My wife uses that tactic but I think we need to confiscate his computer and computer games for longer. I think the punishment should be comensurate with the crime(and with the age). He gets things taken away just like his sister but I think he needs to loose them for longer and think this will have a bigger affect.

    He will not win this one! His mother is on a war path and she is even more stubborn(she will kill me if she reads this) than he is, and I guarentee he will loose!!!! Watch this space.
  9. StewartACarroll's Avatar
    Quote Originally Posted by The Fortress
    I found taking away the cell phone or TV or computer worked decently well, though my girls were always more attached to their cell phones than my son.
    Dont get me going about my kids and cell phones; I dont know why my 12(soon to be 13) year old needs a phone, his mother and I dont disagree on many things but this is one of those.........That said, I get the idea. I think his computer is our best bet.
  10. StewartACarroll's Avatar
    Quote Originally Posted by ekw
    I remember my brother once didn't do his reading for class because it was The Diary of Anne Frank and he "didn't want to invade her privacy by reading her diary." I thought that was a good try but my parents didn't buy it.
    Thats exactly the sort of smart ass comment my son will make, and on one hand I really admire him but on the other I just want him to do his homework.
  11. StewartACarroll's Avatar
    Quote Originally Posted by pwb
    As for your son, Stewart, I have no clue. I only have daughters. Like Leslie, the best punishment for our daughters has been removing the cell phone. It takes some surgery to remove the sutures between the cell phone and the hand ... and then the whole family suffering through a few days of their cell phone detox delirium tremens, but they survive and learn their lessons well.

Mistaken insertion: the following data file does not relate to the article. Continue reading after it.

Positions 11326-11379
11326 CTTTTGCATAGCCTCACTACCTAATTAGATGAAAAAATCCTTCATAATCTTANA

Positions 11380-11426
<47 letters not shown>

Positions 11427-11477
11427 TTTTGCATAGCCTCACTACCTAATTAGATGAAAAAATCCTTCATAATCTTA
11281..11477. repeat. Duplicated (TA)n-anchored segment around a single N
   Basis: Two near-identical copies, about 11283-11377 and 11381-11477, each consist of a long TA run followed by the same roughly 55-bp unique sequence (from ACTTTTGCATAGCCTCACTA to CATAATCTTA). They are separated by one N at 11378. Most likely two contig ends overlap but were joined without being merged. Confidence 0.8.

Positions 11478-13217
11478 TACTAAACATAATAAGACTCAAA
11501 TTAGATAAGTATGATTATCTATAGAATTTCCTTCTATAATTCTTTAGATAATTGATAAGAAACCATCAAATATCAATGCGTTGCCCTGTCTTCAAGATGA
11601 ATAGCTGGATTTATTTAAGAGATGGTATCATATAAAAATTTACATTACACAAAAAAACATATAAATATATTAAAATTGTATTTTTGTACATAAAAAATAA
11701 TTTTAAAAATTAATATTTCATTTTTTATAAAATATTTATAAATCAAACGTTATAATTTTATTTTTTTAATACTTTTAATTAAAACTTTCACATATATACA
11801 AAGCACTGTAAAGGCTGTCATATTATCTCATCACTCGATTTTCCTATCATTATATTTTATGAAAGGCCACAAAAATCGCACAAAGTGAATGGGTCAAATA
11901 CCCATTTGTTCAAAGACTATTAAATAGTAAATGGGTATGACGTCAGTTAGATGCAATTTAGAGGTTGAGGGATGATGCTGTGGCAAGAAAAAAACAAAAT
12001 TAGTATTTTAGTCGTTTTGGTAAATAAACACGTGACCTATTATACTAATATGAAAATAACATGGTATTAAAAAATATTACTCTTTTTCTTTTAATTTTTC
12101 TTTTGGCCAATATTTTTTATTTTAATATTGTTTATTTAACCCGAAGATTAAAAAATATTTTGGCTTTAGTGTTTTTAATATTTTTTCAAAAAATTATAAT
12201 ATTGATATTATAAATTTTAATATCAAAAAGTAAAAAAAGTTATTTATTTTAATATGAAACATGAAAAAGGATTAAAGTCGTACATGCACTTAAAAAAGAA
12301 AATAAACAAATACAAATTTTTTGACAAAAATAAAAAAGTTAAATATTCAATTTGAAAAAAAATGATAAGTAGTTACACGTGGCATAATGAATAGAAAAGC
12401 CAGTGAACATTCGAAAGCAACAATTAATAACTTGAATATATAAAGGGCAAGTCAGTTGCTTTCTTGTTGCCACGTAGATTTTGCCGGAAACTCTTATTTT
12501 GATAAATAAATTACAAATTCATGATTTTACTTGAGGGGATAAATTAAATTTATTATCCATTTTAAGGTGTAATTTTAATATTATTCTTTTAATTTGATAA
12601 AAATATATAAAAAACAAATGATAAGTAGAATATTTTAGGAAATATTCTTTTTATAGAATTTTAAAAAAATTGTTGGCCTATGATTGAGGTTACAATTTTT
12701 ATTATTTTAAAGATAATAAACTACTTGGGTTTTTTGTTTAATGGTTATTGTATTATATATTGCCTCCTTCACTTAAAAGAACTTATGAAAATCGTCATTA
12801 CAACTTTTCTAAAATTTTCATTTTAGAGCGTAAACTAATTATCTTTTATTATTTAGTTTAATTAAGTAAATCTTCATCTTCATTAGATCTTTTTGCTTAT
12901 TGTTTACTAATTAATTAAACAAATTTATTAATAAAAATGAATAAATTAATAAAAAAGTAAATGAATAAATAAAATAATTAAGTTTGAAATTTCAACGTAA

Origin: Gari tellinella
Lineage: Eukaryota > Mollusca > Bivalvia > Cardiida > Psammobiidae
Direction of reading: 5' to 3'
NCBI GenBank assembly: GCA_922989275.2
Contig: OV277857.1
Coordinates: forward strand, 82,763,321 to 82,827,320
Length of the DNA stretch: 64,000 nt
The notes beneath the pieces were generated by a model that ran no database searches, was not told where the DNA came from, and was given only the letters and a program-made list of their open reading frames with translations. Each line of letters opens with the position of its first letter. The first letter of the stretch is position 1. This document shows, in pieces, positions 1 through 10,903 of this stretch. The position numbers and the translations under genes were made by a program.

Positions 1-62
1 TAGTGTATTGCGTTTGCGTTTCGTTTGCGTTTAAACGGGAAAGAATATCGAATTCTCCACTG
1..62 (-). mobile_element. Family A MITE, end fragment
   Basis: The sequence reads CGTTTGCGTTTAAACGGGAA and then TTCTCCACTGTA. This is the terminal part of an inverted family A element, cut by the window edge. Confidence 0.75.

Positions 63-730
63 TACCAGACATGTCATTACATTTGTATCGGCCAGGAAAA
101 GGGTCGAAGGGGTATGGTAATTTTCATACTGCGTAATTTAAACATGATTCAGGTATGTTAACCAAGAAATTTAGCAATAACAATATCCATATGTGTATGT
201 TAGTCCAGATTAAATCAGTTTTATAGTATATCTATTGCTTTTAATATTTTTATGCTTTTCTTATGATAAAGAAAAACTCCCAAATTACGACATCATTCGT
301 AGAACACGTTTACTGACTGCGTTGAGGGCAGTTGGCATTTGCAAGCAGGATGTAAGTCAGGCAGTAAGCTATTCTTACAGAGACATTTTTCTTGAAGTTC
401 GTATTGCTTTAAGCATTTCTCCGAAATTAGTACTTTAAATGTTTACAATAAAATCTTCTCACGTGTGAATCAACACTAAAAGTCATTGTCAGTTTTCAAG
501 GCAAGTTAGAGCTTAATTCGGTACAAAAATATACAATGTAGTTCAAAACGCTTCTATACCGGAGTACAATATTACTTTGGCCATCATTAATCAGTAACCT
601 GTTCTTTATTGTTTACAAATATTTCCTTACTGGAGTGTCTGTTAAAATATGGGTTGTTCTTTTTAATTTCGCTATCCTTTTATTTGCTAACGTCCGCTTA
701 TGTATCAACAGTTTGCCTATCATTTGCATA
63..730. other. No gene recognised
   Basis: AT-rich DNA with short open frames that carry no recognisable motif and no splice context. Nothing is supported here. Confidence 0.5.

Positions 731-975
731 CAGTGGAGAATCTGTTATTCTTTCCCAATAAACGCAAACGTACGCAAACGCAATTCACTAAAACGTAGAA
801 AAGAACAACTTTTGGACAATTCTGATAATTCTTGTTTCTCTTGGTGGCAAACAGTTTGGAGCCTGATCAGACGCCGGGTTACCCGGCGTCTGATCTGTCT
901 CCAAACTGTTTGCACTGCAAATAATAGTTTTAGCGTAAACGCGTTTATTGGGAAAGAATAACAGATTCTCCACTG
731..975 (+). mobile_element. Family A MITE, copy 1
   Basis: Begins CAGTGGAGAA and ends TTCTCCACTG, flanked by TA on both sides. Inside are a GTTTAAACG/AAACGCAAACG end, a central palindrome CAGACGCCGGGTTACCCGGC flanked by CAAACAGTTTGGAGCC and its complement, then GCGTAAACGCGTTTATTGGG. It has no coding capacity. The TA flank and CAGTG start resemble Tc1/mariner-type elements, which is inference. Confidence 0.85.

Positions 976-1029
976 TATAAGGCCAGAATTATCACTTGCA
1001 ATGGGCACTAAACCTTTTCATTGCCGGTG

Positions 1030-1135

I wonder if the cell phone is a boy vs girl difference. I think my daughter will have a hard time loosing a phone(if she gets one) but I think my son would care more about his computer and video games.

    Where I am with my phone I would welcome someone taking mine away!!!
  12. StewartACarroll's Avatar
    Quote Originally Posted by Calvin S
    Reminds me of people I knew in college that would get a parking ticket on campus and then leave the ticket on the windshield while they continued to illegally park in the hopes that the officer that day would "skip" their car because it already had a ticket. 1% of the time, it worked every time, and that 1% was enough to keep people trying it!
    I can see my son being just like that. He is too darn smart for his own good. He hates writing but based on his oral skills last night I see a future in politics. His logic was great. He accepted the punishment and as such in his mind he did not need to make it up. If I was not so tired I would have probably laughed, but at the point he started argueing I just wanted him to take the path of least resistence which was to do his homework. My wife is still mad at him and definately did not see anything funny in his actions(unlike yours truelly).